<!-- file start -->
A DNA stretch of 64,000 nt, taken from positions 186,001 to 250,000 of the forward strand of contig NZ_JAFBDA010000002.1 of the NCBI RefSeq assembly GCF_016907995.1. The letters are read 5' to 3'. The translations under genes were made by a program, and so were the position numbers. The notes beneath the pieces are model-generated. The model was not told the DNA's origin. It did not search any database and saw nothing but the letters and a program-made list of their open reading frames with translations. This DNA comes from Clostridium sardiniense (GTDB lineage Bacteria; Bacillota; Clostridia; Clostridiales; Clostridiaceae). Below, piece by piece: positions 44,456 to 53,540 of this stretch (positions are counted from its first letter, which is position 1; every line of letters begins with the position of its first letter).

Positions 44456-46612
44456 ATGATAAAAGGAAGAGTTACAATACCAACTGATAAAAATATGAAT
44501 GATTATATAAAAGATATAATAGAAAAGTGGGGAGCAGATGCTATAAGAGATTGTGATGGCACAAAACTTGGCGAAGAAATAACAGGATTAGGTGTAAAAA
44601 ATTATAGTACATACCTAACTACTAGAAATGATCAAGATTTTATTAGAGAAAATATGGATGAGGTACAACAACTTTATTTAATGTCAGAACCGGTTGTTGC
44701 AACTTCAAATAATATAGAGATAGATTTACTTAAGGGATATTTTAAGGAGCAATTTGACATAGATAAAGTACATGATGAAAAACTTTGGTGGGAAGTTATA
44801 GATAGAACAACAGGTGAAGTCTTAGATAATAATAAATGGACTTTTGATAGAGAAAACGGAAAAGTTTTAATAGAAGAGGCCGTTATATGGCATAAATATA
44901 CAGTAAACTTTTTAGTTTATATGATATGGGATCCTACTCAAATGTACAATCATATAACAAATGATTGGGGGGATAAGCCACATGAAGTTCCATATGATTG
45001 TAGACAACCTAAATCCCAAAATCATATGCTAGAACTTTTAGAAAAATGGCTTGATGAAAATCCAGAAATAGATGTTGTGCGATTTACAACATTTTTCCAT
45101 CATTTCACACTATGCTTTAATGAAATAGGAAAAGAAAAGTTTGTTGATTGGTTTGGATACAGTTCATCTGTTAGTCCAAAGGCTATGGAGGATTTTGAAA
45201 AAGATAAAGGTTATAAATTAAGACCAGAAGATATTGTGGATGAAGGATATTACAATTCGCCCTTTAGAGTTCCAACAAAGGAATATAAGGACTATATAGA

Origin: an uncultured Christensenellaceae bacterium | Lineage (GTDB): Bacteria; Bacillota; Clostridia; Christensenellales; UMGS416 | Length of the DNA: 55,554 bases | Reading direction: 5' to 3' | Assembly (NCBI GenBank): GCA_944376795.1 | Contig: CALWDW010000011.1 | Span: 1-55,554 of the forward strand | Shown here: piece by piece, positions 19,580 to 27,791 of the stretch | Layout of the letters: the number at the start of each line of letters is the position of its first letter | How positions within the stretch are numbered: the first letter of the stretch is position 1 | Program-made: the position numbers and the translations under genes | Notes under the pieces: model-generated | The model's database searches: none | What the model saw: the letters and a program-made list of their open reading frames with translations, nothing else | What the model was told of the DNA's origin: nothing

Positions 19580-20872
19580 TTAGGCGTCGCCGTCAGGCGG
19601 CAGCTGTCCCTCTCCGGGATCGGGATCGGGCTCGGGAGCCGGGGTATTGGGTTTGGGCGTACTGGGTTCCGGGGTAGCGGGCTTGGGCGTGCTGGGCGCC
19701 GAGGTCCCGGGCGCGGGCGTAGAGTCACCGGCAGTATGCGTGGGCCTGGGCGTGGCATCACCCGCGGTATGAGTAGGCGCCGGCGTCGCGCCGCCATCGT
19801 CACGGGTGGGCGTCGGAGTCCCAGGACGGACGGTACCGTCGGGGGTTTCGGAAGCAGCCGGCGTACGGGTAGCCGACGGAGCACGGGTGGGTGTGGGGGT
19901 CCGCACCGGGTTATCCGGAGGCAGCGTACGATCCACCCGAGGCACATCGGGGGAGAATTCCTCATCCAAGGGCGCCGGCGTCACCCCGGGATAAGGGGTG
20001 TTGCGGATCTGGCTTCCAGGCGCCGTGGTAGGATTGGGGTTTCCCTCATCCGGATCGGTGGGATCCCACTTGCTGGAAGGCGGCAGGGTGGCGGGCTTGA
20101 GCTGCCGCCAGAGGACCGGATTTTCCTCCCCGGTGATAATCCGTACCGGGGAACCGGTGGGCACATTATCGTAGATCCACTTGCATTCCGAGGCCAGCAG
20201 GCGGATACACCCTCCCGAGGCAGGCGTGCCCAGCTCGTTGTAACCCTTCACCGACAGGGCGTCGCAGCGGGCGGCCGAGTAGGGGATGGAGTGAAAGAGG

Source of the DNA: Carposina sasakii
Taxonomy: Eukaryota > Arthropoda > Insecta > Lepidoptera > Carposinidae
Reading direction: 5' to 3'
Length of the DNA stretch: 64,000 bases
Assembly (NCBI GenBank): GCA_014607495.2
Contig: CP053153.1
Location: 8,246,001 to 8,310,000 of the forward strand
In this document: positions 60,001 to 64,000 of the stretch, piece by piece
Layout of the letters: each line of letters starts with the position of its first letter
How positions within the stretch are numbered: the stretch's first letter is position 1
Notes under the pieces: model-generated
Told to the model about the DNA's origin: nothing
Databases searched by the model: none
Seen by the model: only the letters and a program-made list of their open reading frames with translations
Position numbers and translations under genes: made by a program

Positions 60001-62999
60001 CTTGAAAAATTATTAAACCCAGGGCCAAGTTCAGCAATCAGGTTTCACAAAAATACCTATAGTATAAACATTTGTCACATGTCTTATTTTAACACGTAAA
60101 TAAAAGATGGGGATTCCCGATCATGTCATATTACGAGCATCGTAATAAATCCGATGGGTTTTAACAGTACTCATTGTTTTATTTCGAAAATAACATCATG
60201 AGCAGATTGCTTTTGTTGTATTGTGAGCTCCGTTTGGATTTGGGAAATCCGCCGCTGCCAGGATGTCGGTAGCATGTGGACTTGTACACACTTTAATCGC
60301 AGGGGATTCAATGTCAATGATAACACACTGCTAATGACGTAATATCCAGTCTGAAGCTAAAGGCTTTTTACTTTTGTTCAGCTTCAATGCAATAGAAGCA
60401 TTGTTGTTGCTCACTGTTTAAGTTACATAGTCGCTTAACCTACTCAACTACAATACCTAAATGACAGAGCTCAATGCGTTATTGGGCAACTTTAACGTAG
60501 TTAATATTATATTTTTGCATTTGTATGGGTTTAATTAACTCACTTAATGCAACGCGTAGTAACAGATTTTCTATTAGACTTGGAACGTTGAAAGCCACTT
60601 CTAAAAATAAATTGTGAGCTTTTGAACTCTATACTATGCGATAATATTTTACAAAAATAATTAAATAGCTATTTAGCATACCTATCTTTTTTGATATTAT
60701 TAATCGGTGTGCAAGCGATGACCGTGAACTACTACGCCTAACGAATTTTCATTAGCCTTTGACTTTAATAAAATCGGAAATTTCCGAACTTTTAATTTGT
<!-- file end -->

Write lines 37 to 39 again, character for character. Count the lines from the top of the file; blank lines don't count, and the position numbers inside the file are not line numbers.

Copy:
Positions 60001-62999
60001 CTTGAAAAATTATTAAACCCAGGGCCAAGTTCAGCAATCAGGTTTCACAAAAATACCTATAGTATAAACATTTGTCACATGTCTTATTTTAACACGTAAA
60101 TAAAAGATGGGGATTCCCGATCATGTCATATTACGAGCATCGTAATAAATCCGATGGGTTTTAACAGTACTCATTGTTTTATTTCGAAAATAACATCATG